I tried to think of an appealing common theme as an excuse to recommend all of these books but I failed. I just need you to read them because they’re good. I’m like Oprah, but not rich and also not popular or influential.
1. Zazen by Vanessa Veselka
I’m sure this isn’t the first time I’ve recommended this book here. I’m not gonna stop, ever. Zazen is a speculative fiction story about Della, who has something like post-traumatic stress disorder. She gets through her breakdown by becoming, in a bit of a dreamlike way, a guerrilla revolutionary. The dystopian near-future setting is so eerily true that my hair stands on end sometimes; the writing is so beautiful that it knocks the breath out of me.
2. Gold Fame Citrus by Claire Vaye Watkins
I am almost hyperventilating right now with how gorgeous this book is. Another near-future spec fic offering (I swear, that’s not the WHOLE list), this time focusing on a future projected from California’s water shortage issues. Luz and Ray have moved into an abandoned starlet’s home in Malibu; they’re renovating while living on ration cola and whatever wilting, rotting fruit her cash reserves can buy. They steal something important and it changes their entire lives. The language in this book rivals the language in Zazen. I don’t think I could pick a favorite between them.
3. 13 Ways Of Looking At A Fat Girl by Mona Awad
THIS BOOK. THIS. BOOK.
It’s not an easy book to read. If you have been a fat girl and have faced trauma from your fat, the recognition of yourself in this book will be acute. Every single goddamn thing in this book is so real. It doesn’t shy away from being a fat girl and your relationship to sex; it doesn’t shy away from being a fat girl and your relationship to family, or coworkers, or friends, or your own body. I wasn’t sure about it until the end of the second story, which made me want to cheer right the fuck out loud; after that, I was hooked. (I also didn’t figure out that the stories followed the same girl until way late, oops.) Read it.
4. How To Get Into the Twin Palms by Karolina Waclawiak
I read this book four years ago and it still lingers in my mind, curled up like a purring cat with claws. Set against a backdrop of Los Angeles on fire, Anya, a Polish-American girl who has lost her job, obsesses over the exclusive Russian club next door to her apartment. She seduces a man that she sees attending the club, Lev–a man that she sometimes can’t stand, a man whose smell in her mattress sometimes makes her ill–to try to gain entrance.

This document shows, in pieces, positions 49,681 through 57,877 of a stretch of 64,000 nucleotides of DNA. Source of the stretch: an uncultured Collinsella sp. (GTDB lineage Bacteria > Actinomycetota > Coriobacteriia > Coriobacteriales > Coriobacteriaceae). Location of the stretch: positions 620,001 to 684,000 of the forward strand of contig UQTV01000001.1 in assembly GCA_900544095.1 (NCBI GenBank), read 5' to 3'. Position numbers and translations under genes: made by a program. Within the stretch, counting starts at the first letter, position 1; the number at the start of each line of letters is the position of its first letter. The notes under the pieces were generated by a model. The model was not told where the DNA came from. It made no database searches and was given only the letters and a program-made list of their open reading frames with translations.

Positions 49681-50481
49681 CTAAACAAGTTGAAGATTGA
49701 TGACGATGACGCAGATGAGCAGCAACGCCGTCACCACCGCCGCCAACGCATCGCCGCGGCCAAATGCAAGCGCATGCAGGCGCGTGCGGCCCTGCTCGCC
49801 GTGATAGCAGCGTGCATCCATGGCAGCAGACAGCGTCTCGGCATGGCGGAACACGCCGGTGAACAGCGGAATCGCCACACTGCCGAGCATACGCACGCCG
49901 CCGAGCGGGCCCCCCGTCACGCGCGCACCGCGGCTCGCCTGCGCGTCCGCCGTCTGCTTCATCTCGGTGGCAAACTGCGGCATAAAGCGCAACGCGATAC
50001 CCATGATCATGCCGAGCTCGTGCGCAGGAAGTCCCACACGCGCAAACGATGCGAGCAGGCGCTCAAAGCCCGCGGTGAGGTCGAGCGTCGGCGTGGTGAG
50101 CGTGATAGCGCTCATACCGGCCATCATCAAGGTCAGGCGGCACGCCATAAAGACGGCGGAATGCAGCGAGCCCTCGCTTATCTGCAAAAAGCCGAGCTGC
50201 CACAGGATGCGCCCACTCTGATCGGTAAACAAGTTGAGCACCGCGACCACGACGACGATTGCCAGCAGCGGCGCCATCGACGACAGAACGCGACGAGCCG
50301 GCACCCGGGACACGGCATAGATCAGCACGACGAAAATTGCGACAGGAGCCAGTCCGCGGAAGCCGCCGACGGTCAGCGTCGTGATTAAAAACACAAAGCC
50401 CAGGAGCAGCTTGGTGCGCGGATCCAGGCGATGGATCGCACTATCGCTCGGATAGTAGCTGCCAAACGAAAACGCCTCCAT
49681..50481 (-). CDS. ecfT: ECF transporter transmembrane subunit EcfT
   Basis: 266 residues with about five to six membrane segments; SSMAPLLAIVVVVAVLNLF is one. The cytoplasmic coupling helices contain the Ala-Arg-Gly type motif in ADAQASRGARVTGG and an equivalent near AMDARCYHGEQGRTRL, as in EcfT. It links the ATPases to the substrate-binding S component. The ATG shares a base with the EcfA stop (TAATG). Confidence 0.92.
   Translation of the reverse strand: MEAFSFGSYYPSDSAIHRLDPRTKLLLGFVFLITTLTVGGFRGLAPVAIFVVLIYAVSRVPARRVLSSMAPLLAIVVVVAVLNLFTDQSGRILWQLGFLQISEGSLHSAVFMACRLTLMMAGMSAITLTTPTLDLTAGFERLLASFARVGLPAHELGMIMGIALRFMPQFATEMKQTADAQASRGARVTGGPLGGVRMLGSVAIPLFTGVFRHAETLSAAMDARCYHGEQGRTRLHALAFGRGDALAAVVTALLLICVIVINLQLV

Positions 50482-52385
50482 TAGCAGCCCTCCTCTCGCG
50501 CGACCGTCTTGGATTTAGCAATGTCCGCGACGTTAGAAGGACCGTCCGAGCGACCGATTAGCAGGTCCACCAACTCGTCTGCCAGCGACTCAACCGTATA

Anya’s restlessness and dissatisfaction are as potent and foreboding and dangerous as the smoke in the air. Waclawiak’s language is rich and descriptive; she captured the feeling of California afire and she captured the searching, self-destructive bent of being young and adrift.
5. The Polish Boxer by Eduardo Halfon (translated by Daniel Hahn, Ollie Brock, Lisa Dillman, Thomas Bunstead, and Anne McLean)
DON’T SKIP THIS ONE
IT IS NOT A BOXING NOVEL
I was 100% not excited to receive this book when I first got it. I admit, I judged it by the title. Polish boxer? Zzzzzzzz. Holy crap, I have never been happier to be wrong.
When I reviewed this book, I described it as Anthony Bourdain meets Jack Kerouac in Latin America. Halfon’s writing crawled right into my brain and my heart and even my loins at one point (I basically had hot flashes); when I finished, I was half in love with him. The book is a series of stories that Halfon himself is the narrator of, but how much is fiction and how much is real isn’t clear–and it doesn’t matter, at all.
6. The Earthquake Machine by Mary Pauline Lowry
It’s physically painful to me that you’re going to click through that link (you are, right?) and see the current cover design that the author is using. It doesn’t match the book at all. Don’t let it deter you, though; this book tells a story that needs badly to be read.
Rhonda is a badass teen protagonist who is tough as fucking nails and goes through some really real shit. (There is some pretty graphic sex and stuff in here so it may not be appropriate for all YA audiences, depending on your stance on what teens should be allowed to read.) The characters in this book are great. Rhonda’s story is great. It was another wonderful surprise of a novel.
7. The Last Warner Woman by Kei Miller
This novel is a duel of two unreliable narrators. “Mr. Writer Man” is telling a more straightforward narrative: the story of Adamine Bustamante, a “warner woman” from Jamaica. A “warner woman” is a woman with the gift of prophecy; Adamine finds that she is not universally respected for her gifts, and ends up locked in an asylum. His narrative is intertwined with Adamine’s attempt to correct what he gets wrong, what he doesn’t understand or dismisses as being untrue. The narrative struggle brings out many angles of this intriguing page-turner.
What books would you tell everyone to read because they’re just so freaking good?